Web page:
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Return of the Paperback

Over the past decade, we have been bombarded with the same story: print books are dying and ebooks are the future. When Angus & Robertson closed their doors and went online, this seemed to confirm the idea that physical bookshops are becoming a thing of the past. Even Borders, the big, new chain that was supposed to wipe out independent booksellers, went bankrupt.  The introduction of Amazon Australia at the end of 2017 with its low prices and quick delivery times spelt out more trouble for the industry than ever before. 

Against the odds, Australia has actually seen growth within the industry, with increasing numbers of bookshops opening across the country in the past few years. So how is it that book shops are managing to fight these cheaper online options? And why is it that despite the predictions of bookshops dying out, customers are still choosing to support their local stores?

Courtney Bland has worked in one of Australia’s largest book retailers for eight years. She currently manages a cluster of stores for the chain and is here to answer our questions about what she has seen working in the industry through all these changes. 

Q:There’s a real perception from the public that physical bookshops are dying out. How true does that seem from the other side of the counter?

I can totally understand the perception that bookshops are dying out. When you lose an iconic Australian brand such as Angus and Robertson you do worry about the book industry. On the other hand, while Angus and Robertson closed, there are still so many bookshops opening up each day that go against the failings that we saw from Angus and Robertson. From the other side of the counter, we are seeing books thriving, with book lovers rushing in for the next book in the series. New generations of readers are coming through our doors, with their parents choosing their favourite stories from their childhood to share with them.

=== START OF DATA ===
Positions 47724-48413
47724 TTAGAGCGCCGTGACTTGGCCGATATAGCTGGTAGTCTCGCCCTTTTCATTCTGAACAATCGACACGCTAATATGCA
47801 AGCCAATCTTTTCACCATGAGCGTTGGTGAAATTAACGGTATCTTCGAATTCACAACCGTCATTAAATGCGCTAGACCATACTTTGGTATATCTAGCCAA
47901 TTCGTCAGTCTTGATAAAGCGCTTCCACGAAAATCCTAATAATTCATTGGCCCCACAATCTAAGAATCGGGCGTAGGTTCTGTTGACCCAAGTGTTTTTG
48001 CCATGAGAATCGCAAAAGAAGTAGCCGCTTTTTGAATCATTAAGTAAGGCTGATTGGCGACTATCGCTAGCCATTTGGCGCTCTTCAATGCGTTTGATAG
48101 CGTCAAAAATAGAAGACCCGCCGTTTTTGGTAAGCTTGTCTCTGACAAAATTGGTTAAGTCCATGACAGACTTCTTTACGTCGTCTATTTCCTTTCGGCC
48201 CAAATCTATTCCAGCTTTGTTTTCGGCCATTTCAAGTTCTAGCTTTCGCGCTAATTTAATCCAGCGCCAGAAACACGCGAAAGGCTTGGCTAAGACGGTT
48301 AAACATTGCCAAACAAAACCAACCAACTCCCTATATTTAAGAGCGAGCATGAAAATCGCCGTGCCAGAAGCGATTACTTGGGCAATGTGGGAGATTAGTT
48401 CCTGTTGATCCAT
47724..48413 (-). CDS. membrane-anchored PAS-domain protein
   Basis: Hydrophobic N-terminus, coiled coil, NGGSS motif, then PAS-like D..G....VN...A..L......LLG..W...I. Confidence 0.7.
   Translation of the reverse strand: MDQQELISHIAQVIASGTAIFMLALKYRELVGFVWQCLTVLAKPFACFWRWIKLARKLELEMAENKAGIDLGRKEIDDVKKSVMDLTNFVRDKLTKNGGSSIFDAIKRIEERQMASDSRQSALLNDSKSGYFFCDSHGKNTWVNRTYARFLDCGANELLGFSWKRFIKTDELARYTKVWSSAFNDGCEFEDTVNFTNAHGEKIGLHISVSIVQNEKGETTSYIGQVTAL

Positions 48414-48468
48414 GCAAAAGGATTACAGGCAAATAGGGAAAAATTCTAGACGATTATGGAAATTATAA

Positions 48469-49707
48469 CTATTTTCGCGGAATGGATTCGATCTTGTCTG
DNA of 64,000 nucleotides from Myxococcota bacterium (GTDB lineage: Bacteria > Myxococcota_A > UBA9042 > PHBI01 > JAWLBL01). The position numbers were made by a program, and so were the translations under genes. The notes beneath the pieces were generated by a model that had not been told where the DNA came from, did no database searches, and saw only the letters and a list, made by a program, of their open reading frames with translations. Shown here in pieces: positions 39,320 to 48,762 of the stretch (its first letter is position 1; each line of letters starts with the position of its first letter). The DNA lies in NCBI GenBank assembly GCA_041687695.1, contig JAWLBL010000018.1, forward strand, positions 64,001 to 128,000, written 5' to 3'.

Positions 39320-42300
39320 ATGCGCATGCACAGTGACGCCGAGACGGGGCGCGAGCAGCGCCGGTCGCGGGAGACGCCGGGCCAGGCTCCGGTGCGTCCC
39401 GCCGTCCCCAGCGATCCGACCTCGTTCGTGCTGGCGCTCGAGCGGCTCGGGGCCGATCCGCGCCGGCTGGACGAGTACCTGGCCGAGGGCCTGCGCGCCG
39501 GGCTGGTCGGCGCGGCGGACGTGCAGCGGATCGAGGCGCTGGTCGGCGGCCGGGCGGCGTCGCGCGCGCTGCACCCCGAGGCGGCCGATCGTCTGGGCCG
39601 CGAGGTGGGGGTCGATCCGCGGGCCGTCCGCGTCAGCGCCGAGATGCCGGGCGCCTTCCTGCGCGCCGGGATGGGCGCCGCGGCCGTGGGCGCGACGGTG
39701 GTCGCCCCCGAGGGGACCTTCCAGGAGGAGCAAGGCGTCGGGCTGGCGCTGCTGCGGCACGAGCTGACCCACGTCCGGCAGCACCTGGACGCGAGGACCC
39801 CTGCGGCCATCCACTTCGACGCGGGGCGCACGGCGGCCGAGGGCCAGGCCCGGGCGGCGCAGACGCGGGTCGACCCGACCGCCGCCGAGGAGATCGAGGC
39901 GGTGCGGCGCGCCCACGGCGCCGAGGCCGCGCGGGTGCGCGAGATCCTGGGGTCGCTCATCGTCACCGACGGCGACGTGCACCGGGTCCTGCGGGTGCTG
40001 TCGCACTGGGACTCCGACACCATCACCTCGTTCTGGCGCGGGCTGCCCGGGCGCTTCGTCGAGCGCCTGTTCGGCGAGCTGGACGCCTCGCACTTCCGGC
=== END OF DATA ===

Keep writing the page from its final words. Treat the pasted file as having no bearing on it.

Q:Why do you think this is the case and people prefer shopping for books in person rather than online?

Choosing a book is such a personal experience. I am not going to say I don’t online shop because I do, but buying a pair of shoes online is so much easier than choosing a book. Books you want to flick through the pages, read staff reviews, and find out real opinions from real people standing in front of you. I have lost count of the number of people who walk through the doors into our store and pause in the doorway, stopping to smell the books and take in the atmosphere. Another issue with online shopping for books is when you finish a book at 11pm that ends on a cliff hanger like the one we were left with in Harry Potter and the Half Blood Prince. You have two options, jump straight online and order the 7th book of Harry Potter from an online store and wait the required five to ten business days, or head straight to your local bookshop the next day at 9am. I know what I would choose. Local bookshop all the way, if the book is released, I am not waiting five to ten business days.

Q:There is a similar outlook in terms of physical books. People seem to feel they are gradually being phased out and replaced with ebooks and kindle. Do you get the impression this holds true?

Ebooks are very popular, I will give them that, even I own a kindle device and use it. But it does not take away from the feeling of a book. Ebooks are for convenience, but holding a printed book in your hands, nothing compares. From our side of the counter, we do not see people turning away from printed books for ebooks, but still running towards the stores for their next read. We even have quite a avid readers who come in to buy the special edition copy of a book, the next in the series they have been waiting months for. But they do not read this copy, but read the cheaper version, or purchase an ebook version so they can keep their special edition copy in pristine condition. We do not judge a fellow book lover, as chances are we have done the same thing ourselves!

Q:There were predictions that Amazon Australia’s launch would negatively impact the book industry due to speed and pricing. What initiatives have your company introduce to stop this impact? 

I didn’t really notice a big change in our customers since the launch of Amazon. There are always going to be customers that Amazon appeals to, same as online shopping and e-books. What Amazon lacks is the personal experience you gain from visiting a shop and talking to a real human about finding a new book. What we have done as a business is kept our friendly service and love of books, which we feel has greatly helped us stay competitive with Amazon.

Q:What benefits do you think customers have if they choose to buy their books locally?

Over the years working in bookshops, I love nothing more than recommending a good book to a reader and having them return to tell me what they thought of my recommendation. Buying from your local bookshop means a personal service from friendly booklovers, without having to wait for your online order to ship.

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